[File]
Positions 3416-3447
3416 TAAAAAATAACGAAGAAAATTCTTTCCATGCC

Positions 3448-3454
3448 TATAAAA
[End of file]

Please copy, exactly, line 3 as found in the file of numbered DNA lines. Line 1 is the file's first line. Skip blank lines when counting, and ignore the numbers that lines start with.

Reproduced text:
Positions 3448-3454